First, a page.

There are calls for the minimum wage to increase as annual inflation hits a 30-year high of 5.9 percent.
The increase marks the biggest annual rise since the June 1990 quarter, when annual inflation reached 7.6 percent, StatsNZ said.
New Zealand Council of Trade Unions Chief Economist Craig Renney says increasing the minimum wage is both necessary and desirable.
Renney said inflation is being driven by the price of building materials, rents and fuel. And Kiwis' wages aren't keeping up.
"What is also clear is that workers wages are not driving the current inflation changes. The latest data on wages from Stats NZ shows that 42 percent of New Zealand workers did not get a pay rise at all last year.
"More than 80 percent of workers are getting pay rises less than inflation. Overall, the Labour Cost Index shows that wages increased 2.4 percent last year. Whilst some economists may be worrying about a wage/price spiral, we have yet to see increased costs feed their way through to increased wages."
Renney said the most vulnerable people will be hit the hardest, which is why the minimum wage needs to increase.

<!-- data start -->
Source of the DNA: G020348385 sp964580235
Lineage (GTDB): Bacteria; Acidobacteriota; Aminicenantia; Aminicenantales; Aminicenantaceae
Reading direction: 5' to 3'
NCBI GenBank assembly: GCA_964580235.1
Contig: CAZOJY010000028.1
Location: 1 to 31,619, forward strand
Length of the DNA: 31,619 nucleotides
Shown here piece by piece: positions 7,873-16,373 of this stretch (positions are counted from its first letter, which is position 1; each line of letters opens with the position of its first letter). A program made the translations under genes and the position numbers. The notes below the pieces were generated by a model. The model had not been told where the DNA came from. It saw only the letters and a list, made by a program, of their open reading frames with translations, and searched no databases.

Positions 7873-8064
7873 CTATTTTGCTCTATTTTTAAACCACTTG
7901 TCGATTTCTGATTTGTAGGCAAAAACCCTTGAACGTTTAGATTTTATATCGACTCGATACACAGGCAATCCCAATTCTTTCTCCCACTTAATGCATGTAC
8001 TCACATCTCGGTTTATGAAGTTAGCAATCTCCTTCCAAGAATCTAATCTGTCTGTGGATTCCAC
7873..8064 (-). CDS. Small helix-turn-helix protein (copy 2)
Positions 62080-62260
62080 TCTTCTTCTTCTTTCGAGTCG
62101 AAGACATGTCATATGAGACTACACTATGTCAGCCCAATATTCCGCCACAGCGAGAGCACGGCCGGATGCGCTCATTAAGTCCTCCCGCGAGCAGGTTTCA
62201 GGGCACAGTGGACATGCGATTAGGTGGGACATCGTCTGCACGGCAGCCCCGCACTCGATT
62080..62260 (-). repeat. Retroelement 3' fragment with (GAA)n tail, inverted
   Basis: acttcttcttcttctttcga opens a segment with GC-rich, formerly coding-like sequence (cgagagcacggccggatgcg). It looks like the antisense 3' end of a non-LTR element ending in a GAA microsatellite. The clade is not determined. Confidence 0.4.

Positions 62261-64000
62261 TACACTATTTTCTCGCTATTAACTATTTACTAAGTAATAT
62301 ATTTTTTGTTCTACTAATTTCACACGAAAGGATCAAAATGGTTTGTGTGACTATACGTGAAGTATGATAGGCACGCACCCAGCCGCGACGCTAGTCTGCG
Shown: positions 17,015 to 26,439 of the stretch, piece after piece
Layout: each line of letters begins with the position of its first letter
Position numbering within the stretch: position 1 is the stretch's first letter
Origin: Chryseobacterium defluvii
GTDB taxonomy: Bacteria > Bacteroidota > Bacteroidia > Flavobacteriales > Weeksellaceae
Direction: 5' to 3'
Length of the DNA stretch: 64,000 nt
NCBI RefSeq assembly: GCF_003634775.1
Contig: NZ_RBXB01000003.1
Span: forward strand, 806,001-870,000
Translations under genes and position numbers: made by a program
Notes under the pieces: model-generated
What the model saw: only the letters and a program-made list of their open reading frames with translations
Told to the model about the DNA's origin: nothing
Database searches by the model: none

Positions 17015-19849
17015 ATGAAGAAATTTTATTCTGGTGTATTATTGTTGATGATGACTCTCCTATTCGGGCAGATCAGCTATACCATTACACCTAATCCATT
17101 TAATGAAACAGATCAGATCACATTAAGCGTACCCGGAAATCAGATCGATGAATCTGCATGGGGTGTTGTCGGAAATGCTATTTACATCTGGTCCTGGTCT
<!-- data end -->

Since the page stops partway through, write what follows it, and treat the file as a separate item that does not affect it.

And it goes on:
He also called for businesses to ensure workers on the lowest incomes get pay rises that match inflation.
"What is needed now is to make sure that we are protecting those with the least ability to incur higher costs.
"The Government can help by making sure that the minimum wage and welfare is at levels that don't see workers fall further behind."
But Renney noted the inflation data should be "treated with some caution" because it reflects the recent lockdowns in Auckland.
"It reflects not just where we are now, but also where we were a year ago. Auckland was just coming out of a level 3 lockdown, and the New Zealand economy was still recovering from previous COVID-19 lockdowns.
"Some bounce back in prices was inevitable as a consequence. It remains to be seen if prices remain elevated as COVID-19 related lockdowns work their way through the data in the future."
Consumer Price Index (CPI) figures released by StatsNZ on Thursday show housing, household utilities and transport were the biggest drivers of annual price rises. Construction prices were up 16 percent annually, while rental prices were up 3.8 percent. And petrol prices were up 30 percent.
Infometrics is forecasting the Official Cash Rate, currently 0.75 percent, to rise by 50 basis points at the Reserve Bank February 23 review.
Annual CPI inflation of 5.9 percent is nearly triple the Reserve Bank's target midpoint for price stability (between 1 and 3 percent), suggesting "things have got out of hand".
For the everyday Kiwi, it requires looking at ways to budget for rising costs.